Inner ear: cochlea, vestibule, and semi-circular canals

Inner Ear
Components of the inner ear

The inner ear includes both the organ of hearing (the cochlea) and a sense organ that is attuned to the effects of both gravity and motion (labyrinth or vestibular apparatus). The balance portion of the inner ear consists of three semi-circular canals and the vestibule. The inner ear is encased in the hardest bone of the body. Within this ivory hard bone, there are fluid-filled hollows. Within the cochlea are three fluid filled spaces: the tympanic canal, the vestibular canal, and the middle canal. The eighth cranial nerve comes from the brain stem to enter the inner ear. When sound strikes the ear drum, the movement is transferred to the footplate of the stapes, which presses into one of the fluid-filled ducts of the cochlea. The fluid inside this duct is moved, flowing against the receptor cells of the Organ of Corti, which fire. These stimulate the spiral ganglion, which sends information through the auditory portion of the eighth cranial nerve to the brain.

Hair cells are also the receptor cells involved in balance, although the hair cells of the auditory and vestibular systems of the ear are not identical. Vestibular hair cells are stimulated by movement of fluid in the semicircular canals and the utricle and saccule. Firing of vestibular hair cells stimulates the Vestibular portion of the eighth cranial nerve.[7]...

Damage to the human ear

Outer ear trauma


The auricle can be easily damaged. Because it is skin-covered cartilage, with only a thin padding of connective tissue, rough handling of the ear can cause enough swelling to jeopardize the blood-supply to its framework, the auricular cartilage. That entire cartilage framework is fed by a thin covering membrane called the perichondrium (meaning literally: around the cartilage). Any fluid from swelling or blood from injury that collects between the perichondrium and the underlying cartilage puts the cartilage in danger of being separated from its supply of nutrients. If portions of the cartilage starve and die, the ear never heals back into its normal shape. Instead, the cartilage becomes lumpy and distorted. Wrestler's Ear is one term used to describe the result, because wrestling is one of the most common ways such an injury occurs. Cauliflower ear is another name for the same condition, because the thickened auricle can resemble that vegetable.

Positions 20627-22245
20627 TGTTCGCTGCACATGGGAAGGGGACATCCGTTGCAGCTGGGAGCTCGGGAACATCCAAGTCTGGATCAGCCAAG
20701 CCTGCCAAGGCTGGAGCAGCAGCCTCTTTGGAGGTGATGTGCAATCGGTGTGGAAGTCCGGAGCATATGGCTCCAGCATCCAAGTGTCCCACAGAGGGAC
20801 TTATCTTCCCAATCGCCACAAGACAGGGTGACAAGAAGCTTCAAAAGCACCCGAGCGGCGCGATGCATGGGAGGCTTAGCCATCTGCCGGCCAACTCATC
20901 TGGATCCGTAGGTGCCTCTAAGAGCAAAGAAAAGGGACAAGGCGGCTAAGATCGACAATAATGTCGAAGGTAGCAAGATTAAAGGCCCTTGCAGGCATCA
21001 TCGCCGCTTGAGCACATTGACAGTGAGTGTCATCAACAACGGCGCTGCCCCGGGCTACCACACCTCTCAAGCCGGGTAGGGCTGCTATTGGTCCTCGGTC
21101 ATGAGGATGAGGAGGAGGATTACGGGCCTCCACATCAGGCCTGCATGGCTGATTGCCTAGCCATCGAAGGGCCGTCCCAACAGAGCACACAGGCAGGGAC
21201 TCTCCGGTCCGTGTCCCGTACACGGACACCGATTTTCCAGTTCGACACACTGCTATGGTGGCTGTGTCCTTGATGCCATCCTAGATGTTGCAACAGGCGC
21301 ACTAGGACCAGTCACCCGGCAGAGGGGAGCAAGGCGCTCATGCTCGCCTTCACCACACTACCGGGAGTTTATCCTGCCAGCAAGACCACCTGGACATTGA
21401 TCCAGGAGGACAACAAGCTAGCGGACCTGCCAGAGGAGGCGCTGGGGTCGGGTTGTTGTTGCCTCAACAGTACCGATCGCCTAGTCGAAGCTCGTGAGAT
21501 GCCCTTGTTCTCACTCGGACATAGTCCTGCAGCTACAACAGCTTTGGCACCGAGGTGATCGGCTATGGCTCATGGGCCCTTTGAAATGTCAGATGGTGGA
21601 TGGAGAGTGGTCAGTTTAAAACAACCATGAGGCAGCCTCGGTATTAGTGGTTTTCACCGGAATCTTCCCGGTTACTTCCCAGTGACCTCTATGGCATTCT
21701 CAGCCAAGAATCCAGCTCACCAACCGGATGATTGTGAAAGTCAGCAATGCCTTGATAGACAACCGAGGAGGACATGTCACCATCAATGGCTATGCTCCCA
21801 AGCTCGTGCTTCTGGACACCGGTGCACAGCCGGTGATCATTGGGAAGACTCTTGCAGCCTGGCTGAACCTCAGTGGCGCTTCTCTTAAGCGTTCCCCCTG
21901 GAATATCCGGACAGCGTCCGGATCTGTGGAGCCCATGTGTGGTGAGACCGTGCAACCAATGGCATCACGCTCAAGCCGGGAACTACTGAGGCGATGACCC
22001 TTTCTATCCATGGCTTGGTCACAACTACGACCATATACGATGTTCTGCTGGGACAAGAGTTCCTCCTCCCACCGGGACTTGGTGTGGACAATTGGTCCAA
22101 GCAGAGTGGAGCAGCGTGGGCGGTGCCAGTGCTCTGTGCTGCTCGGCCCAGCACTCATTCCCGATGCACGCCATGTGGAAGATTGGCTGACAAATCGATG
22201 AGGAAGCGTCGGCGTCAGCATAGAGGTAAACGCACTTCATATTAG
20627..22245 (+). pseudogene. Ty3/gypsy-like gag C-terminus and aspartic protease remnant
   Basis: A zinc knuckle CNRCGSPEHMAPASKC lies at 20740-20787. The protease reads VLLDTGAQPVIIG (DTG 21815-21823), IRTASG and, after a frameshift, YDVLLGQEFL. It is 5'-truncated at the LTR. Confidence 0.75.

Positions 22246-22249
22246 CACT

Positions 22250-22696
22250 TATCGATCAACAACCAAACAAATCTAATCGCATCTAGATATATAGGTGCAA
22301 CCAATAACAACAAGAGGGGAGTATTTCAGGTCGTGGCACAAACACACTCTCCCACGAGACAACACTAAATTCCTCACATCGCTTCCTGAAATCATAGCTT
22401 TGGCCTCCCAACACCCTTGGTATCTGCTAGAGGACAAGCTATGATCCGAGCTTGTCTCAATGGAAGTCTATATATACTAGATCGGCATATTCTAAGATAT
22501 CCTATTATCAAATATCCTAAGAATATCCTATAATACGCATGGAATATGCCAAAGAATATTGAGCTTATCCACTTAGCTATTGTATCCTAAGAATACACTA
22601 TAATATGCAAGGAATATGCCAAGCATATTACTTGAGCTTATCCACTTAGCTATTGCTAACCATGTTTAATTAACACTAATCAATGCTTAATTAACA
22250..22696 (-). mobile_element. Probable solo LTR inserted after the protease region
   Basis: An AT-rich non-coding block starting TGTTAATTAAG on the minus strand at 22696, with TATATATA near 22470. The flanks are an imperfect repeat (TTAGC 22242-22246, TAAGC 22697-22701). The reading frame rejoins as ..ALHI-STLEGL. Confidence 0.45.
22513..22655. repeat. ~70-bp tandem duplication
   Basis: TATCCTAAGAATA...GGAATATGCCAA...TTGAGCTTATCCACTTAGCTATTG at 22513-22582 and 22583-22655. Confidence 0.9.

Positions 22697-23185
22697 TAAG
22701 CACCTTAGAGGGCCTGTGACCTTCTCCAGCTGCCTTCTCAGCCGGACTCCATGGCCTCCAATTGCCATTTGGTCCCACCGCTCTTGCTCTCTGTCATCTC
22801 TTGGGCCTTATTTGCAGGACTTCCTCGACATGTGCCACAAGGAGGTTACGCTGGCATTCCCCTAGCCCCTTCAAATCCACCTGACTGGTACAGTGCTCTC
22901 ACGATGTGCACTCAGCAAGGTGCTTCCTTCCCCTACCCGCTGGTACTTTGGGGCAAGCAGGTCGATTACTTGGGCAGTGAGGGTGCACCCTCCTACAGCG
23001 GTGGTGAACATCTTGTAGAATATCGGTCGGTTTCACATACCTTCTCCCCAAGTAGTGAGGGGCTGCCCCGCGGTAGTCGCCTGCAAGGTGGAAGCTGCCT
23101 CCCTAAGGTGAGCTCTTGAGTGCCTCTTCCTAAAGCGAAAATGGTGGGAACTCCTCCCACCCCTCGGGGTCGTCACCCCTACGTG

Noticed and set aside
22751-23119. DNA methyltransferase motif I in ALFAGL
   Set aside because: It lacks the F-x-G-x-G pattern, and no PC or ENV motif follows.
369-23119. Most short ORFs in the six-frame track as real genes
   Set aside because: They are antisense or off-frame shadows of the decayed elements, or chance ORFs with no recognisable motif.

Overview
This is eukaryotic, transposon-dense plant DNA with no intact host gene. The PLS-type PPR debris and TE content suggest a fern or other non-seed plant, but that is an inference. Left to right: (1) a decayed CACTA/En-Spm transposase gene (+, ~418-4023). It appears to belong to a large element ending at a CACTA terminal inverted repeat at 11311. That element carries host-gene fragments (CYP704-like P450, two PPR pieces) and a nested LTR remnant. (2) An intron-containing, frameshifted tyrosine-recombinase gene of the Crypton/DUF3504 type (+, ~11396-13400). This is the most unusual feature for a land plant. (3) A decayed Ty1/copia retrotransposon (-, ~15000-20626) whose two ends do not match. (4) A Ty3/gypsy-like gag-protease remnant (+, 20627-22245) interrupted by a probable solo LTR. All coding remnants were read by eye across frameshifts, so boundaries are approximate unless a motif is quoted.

The lobule of the ear (ear lobe) is the one part of the human auricle that normally contains no cartilage. Instead, it is a wedge of adipose tissue (fat) covered by skin. There are many normal variations to the shape of the ear lobe, which may be small or large. Tears of the earlobe can be generally repaired with good results. Since there is no cartilage, there is not the risk of deformity from a blood clot or pressure injury to the ear lobe.

Other injuries to the external ear occur fairly frequently, and can leave a major deformity. Some of the more common ones include, laceration from glass, knives, and bite injuries, avulsion injuries, cancer, frostbite, and burns.

Ear canal